Monday, June 16, 2014


A jury trial is like climbing a mountain. When you reach the highest peak the view from above will be worth the effort; but if the peak is never reached, then the time, effort and expense will have been wasted. 

No one willingly subjects himself to a jury trial in a criminal case, yet there are occasions when a trial by jury is necessary. One reason for a trial is the most obvious. It's comes when a client insists he's innocent. There will be no plea negotiations. There will simply be a courtroom battle.

Too often the criminal justice system grinds down a defendant's will until the only reasonable choice seems to be to take a plea offer. Yet even the best defense lawyers sometimes forget that every client is presumed innocent under the law until convicted. Even more unusual for lawyers and judges to believe, it's possible that a client who claims to be innocent may in fact be innocent. It's not for the defense lawyer to determine innocence or guilt, but to find the best possible outcome for the client in each criminal prosecution. 

Just as clients are often ground down by the criminal justice system, so are the lawyers and judges. This is true because a high percentage of cases especially in federal courts plead guilty. A recent study established that for the past ten years 96% of defendants in federal court pled guilty leading many defendants to believe the system is rigged to find guilt and to avoid jury trials. One suspects that in the Middle District of Florida in Tampa and in the Florida state court system as found in Pinellas County, Florida that the percentage may be only slightly less.

What this means for defense lawyers is that legal victories are often hard to achieve for any client, let alone those who are innocent, thus further dampening the fervor to achieve brilliant court victories, since even the best defense lawyers must advise their clients of the current probabilities of jury trial success.  Perhaps clients would be well advised to find out when their lawyer last went to trial and what the result was, because one factor of importance in successful plea negotiation is the willingness of defense counsel to go to trial even on a losing case when necessary. Perhaps a client can learn more about the grit of a lawyer from that lawyer's defeats than his winning percentage.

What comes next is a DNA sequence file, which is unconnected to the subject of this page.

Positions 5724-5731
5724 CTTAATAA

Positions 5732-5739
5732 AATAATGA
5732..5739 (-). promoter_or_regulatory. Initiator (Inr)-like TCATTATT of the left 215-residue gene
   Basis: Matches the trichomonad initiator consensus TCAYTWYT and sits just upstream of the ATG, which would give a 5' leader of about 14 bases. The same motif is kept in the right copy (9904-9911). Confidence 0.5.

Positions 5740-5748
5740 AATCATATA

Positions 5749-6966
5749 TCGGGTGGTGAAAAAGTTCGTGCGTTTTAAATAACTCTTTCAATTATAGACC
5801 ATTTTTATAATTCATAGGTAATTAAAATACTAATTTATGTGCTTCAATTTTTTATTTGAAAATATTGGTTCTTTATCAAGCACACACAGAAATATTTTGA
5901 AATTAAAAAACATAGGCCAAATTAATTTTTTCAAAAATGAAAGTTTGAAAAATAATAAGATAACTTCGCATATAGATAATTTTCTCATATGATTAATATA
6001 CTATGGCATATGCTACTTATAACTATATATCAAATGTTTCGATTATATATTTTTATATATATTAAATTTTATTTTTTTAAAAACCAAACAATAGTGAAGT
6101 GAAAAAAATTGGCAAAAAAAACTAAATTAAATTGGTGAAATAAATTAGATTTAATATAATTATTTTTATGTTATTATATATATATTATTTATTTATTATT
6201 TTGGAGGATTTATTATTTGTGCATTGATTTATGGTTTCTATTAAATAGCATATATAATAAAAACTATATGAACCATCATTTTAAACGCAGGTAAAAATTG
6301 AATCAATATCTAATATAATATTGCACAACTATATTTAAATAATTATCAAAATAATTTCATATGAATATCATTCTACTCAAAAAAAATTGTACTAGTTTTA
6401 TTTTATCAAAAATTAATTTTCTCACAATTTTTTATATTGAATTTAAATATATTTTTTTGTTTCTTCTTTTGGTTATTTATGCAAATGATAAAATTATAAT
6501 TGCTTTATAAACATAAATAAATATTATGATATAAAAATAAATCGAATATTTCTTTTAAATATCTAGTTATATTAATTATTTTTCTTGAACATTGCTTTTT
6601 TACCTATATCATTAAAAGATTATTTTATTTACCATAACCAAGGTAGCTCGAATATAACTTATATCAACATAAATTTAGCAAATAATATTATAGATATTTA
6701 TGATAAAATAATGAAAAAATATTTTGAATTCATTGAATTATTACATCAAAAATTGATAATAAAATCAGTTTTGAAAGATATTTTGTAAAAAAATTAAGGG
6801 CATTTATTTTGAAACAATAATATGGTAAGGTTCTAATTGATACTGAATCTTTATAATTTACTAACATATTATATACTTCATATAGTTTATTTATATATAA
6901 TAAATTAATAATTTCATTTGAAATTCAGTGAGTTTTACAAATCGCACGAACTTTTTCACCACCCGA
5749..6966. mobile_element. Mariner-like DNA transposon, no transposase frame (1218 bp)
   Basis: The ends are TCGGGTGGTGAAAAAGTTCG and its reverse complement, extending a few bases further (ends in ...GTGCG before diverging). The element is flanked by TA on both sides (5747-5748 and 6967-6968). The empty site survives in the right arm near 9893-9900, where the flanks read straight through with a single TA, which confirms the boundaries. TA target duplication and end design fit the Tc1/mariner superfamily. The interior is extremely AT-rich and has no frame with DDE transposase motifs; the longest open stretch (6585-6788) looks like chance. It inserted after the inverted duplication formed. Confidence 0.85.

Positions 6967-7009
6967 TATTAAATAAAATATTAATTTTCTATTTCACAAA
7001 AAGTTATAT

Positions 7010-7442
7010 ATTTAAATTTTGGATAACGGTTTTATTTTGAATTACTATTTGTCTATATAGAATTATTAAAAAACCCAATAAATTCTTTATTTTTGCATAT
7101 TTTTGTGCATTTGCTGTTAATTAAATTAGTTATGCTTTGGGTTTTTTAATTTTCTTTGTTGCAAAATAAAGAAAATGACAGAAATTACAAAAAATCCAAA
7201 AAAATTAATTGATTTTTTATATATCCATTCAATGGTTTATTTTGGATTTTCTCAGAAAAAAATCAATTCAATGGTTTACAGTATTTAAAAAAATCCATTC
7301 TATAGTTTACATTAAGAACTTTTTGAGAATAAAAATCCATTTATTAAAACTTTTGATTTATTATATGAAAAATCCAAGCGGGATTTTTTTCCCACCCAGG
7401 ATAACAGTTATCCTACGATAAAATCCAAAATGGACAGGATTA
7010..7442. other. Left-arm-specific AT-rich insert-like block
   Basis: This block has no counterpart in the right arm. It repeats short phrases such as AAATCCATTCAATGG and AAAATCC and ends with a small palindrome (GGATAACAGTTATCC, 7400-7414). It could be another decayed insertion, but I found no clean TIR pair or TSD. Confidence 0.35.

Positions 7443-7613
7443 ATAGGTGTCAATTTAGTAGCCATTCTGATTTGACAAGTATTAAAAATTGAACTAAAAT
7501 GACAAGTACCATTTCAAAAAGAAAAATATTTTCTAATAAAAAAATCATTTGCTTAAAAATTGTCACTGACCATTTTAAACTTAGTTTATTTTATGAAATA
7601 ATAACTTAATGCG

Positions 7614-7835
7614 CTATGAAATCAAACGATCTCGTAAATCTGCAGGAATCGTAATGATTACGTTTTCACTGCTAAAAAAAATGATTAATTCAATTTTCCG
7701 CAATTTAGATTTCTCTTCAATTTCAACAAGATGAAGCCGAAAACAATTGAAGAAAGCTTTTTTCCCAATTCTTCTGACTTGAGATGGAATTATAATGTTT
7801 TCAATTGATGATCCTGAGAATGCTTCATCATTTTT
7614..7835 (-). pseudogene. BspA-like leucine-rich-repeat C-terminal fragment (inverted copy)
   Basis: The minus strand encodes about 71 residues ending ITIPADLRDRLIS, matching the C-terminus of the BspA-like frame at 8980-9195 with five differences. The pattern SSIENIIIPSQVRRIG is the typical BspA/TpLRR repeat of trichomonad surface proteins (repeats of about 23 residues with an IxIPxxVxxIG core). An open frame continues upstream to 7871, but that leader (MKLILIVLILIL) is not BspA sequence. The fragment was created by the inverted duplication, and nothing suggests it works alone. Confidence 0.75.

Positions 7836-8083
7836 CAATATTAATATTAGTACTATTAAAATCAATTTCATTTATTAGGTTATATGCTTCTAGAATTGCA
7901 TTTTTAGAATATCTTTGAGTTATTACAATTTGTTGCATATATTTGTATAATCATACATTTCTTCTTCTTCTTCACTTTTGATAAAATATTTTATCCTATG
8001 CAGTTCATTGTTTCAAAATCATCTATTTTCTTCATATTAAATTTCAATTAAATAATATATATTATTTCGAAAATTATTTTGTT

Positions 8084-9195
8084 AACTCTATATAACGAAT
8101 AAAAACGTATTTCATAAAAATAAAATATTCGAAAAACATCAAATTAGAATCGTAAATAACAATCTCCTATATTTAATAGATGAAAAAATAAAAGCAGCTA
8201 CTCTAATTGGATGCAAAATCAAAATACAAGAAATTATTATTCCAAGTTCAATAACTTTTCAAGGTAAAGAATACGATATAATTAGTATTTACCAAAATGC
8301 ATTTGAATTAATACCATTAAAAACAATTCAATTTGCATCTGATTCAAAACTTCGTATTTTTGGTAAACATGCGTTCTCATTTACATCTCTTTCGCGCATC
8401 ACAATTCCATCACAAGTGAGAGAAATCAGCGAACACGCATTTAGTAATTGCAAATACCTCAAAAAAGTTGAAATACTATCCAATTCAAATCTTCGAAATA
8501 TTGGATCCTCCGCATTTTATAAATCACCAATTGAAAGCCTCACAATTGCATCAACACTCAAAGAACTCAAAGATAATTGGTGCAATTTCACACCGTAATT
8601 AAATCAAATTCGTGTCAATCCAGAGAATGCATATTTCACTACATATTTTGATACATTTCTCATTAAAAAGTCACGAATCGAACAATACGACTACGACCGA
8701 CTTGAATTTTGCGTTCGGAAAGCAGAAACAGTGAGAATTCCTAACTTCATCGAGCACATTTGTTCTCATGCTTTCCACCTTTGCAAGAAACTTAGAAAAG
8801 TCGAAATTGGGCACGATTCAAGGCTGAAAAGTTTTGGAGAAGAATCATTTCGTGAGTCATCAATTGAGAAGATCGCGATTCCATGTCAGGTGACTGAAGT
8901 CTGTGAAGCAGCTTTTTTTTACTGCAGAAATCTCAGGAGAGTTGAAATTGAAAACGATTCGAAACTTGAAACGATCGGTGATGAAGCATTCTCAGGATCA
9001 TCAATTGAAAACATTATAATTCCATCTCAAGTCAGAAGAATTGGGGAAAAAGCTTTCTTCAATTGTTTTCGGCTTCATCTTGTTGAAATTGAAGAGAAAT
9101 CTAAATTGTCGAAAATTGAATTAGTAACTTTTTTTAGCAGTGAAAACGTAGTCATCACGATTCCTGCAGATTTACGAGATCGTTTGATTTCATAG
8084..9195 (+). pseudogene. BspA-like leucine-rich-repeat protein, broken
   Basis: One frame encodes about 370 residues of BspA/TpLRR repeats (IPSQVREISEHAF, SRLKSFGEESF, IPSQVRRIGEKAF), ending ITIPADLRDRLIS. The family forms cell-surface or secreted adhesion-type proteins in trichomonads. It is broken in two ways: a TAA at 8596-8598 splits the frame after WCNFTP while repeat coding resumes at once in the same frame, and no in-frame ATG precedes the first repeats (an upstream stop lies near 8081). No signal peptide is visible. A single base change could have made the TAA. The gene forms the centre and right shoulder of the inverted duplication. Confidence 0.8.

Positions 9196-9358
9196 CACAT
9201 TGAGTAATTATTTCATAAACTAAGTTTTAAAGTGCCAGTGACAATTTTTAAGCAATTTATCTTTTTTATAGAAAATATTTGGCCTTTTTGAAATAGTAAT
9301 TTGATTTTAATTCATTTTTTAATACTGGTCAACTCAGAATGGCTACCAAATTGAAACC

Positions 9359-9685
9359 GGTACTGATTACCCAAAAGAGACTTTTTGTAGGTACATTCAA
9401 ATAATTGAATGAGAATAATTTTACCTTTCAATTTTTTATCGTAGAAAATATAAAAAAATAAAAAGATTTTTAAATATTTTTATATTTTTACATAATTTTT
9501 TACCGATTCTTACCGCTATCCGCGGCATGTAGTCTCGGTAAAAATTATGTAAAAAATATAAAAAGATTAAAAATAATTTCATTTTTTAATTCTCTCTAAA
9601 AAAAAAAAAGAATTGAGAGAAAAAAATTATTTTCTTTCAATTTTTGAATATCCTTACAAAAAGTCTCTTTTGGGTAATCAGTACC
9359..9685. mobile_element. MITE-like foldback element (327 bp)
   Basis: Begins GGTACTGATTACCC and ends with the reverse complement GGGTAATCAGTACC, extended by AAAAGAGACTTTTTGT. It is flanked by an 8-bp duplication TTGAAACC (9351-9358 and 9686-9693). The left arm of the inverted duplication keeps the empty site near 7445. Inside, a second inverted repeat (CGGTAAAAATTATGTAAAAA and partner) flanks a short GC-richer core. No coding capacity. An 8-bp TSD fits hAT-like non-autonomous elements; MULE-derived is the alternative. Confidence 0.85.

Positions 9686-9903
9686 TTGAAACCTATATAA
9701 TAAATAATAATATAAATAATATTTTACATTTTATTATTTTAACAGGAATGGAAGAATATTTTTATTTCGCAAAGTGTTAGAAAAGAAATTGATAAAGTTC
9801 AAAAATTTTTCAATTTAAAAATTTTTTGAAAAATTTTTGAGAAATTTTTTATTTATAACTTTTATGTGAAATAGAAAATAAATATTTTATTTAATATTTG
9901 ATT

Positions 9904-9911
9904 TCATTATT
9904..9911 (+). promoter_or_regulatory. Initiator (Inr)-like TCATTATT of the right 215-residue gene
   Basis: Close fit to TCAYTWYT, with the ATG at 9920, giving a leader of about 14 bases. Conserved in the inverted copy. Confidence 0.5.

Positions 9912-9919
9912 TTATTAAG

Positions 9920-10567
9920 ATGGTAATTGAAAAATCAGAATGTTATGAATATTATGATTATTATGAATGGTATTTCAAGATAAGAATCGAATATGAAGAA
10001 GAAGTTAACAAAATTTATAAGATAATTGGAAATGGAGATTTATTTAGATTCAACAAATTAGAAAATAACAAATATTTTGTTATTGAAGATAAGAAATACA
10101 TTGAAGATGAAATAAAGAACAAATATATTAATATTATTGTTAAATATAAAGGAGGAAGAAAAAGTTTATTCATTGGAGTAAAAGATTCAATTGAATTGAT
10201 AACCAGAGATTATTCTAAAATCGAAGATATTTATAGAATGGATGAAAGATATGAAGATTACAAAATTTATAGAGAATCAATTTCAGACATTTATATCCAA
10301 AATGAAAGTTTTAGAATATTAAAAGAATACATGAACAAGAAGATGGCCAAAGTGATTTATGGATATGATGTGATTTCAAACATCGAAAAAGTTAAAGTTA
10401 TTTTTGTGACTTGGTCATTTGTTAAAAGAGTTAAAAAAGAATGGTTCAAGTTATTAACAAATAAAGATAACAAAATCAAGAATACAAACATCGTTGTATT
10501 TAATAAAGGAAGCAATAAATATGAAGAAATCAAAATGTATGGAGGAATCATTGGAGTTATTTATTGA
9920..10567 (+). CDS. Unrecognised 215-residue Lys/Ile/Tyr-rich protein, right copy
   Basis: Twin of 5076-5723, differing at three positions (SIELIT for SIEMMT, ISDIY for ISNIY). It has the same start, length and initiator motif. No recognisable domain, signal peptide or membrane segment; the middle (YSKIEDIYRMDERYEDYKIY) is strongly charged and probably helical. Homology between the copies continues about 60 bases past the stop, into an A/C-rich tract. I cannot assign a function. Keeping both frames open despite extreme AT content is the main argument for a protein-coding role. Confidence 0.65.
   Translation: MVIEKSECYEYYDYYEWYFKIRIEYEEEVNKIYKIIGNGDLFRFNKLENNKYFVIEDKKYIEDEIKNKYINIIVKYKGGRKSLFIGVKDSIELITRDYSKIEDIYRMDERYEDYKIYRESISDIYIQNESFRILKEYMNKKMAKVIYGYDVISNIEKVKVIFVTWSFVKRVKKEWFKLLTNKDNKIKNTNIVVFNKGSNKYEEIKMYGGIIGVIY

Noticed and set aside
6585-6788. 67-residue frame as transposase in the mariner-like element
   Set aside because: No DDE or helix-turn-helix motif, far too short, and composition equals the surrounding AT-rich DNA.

There's something noble about the bloodied fighter getting off the mat despite the pounding. There's something eternally mysterious about the moment before the foreman of the jury announces the verdict. Heart skips a beat, time seems to stop, till 'not guilty' fills the courtroom, feel the deep exhale from your client within, the laughter of his family, a nod from the stern judge, a feeling not just of happiness envelops you but a feeling that justice can prevail in this America, our America, and that justice is worth fighting for.

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